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This article in AJ

  1. Vol. 87 No. 3, p. 432-438
     
    Received: Mar 23, 1994


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doi:10.2134/agronj1995.00021962008700030008x

Paper Mill Boiler Ash and Lime By-Products as Soil Liming Materials

  1. John K. Muse and
  2. Charles C. Mitchell*
  1. Dep. of Agronomy & Soils, Auburn Univ., Auburn University, AL 36849

Abstract

Abstract

The pulp and paper industry in the southeastern USA produces ≈ 6500 t of boiler ash and lime by-products (waste lime, grit, and dregs) daily. A survey of 88 pulp and paper mills indicated that most of these by-products are placed in landfills, with only 10% being land-applied. Seventeen boiler ash samples and 14 lime by-products from 12 Alabama pulp and paper mills were analyzed and evaluated for their potential as soil liming materials. Most boiler ash resulted from the burning of wood or wood in combination with other materials and averaged 37% calcium carbonate equivalent (CCE), while 14 lime by-products averaged 99% CCE. In an 84-d incubation study, boiler ash and lime by-products applied to an acid (pH = 5.2) Marvyn loamy sand (fine-loamy, siliceous, thermic, Typic Kanhapludults) at equivalent rates based on CCE resuited in mean pH values significantly higher than values achieved with agricultural lime. All materials increased Mehlich-1 extractable P, K, and Mg. In a field study conducted on an acid (pH = 5.1) Vaiden clay (very-fine, montmorillonitic, thermic Vertic Hapludalfs), dallisgrass-fescue (Paspalum dilatatum Poir.-Festuca arundinacea Schreb.) herbage yield increased 62% the second year and 49% the third year after surface application of boiler ash, lime by-products, and agricultural lime.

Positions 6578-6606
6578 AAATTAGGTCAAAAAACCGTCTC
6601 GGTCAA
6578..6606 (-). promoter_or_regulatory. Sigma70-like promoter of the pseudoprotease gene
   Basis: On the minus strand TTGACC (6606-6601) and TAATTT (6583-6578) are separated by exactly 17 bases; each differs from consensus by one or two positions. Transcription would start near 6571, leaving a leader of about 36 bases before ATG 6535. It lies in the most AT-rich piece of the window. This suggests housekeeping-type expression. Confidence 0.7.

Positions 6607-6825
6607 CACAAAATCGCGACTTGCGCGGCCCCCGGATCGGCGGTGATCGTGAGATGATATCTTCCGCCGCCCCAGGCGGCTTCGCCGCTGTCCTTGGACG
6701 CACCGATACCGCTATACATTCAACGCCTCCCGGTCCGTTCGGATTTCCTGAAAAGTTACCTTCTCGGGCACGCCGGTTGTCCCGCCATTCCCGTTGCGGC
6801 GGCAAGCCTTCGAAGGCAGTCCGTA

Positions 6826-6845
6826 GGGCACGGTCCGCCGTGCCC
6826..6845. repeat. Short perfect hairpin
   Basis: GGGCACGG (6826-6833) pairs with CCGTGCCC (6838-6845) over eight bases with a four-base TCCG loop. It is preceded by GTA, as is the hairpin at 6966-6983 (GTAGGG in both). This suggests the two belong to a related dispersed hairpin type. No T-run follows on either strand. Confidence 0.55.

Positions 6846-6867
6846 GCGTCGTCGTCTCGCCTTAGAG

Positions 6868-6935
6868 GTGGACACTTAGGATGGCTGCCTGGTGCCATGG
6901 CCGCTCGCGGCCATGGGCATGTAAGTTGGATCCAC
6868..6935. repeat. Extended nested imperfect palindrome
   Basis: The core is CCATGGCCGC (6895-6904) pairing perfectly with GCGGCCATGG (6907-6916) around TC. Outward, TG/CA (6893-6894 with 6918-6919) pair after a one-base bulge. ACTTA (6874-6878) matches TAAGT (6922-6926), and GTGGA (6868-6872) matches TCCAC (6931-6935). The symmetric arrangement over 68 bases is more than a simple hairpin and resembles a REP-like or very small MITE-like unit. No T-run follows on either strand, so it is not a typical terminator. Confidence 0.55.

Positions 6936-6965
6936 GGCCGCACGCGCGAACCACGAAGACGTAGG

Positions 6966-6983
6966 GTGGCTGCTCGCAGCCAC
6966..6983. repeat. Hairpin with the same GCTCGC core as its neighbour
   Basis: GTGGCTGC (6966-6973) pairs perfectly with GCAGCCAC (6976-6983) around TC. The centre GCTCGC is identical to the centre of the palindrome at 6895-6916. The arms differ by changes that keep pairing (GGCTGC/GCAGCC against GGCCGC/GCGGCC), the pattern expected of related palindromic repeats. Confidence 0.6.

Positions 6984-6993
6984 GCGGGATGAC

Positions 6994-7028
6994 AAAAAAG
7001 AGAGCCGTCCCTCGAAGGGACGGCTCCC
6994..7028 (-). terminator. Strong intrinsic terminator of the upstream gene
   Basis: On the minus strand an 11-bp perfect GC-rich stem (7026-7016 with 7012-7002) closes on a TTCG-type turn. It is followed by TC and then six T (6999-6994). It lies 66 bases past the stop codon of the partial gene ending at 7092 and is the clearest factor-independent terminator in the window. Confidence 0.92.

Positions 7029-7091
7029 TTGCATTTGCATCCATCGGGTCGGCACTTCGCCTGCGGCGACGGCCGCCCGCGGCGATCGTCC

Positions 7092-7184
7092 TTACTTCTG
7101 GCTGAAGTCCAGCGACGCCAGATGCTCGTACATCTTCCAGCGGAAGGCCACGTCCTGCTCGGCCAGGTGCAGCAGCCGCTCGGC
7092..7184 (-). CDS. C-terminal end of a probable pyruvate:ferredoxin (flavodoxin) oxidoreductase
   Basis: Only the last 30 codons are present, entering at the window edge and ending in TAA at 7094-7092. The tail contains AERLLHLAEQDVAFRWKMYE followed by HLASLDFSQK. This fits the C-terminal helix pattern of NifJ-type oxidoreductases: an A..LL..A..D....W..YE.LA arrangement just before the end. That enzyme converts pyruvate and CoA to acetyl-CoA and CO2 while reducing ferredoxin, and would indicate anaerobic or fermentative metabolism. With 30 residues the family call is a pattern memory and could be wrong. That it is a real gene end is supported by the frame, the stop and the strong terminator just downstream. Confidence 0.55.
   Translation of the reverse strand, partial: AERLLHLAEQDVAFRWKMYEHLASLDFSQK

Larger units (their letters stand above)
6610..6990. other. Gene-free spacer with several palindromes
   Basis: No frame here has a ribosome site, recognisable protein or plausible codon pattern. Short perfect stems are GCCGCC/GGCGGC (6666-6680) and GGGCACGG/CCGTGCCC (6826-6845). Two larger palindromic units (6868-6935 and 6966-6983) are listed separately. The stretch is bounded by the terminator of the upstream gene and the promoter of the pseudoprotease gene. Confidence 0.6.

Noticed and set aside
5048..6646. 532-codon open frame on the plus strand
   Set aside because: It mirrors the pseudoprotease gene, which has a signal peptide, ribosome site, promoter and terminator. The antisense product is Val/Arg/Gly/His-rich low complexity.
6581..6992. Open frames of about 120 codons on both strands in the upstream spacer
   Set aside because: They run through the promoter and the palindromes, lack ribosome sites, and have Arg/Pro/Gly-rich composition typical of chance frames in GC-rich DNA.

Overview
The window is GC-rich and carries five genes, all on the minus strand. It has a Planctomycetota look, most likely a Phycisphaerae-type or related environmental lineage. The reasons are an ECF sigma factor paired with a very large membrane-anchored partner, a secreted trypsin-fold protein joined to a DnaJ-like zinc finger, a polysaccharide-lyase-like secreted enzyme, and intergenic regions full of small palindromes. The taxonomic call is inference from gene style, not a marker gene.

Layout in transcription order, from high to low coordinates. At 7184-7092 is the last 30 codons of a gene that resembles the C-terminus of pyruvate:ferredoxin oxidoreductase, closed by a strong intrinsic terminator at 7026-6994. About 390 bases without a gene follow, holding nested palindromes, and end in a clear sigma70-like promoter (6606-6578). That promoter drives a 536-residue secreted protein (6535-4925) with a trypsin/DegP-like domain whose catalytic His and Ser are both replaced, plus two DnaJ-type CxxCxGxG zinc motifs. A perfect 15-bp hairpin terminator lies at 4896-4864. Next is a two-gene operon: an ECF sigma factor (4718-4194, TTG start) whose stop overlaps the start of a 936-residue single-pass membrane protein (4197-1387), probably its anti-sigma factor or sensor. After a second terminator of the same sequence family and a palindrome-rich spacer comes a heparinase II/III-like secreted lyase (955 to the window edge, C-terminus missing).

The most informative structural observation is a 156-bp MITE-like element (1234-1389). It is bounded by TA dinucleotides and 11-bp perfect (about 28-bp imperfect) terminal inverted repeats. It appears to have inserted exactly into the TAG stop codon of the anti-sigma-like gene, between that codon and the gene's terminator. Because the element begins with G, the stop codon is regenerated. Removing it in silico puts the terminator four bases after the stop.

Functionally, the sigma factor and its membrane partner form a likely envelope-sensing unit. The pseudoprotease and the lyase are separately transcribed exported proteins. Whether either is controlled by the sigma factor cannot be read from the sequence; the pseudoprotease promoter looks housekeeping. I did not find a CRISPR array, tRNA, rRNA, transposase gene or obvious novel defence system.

Alabama Agric. Exp. Stn. Journal no. 3-944752.

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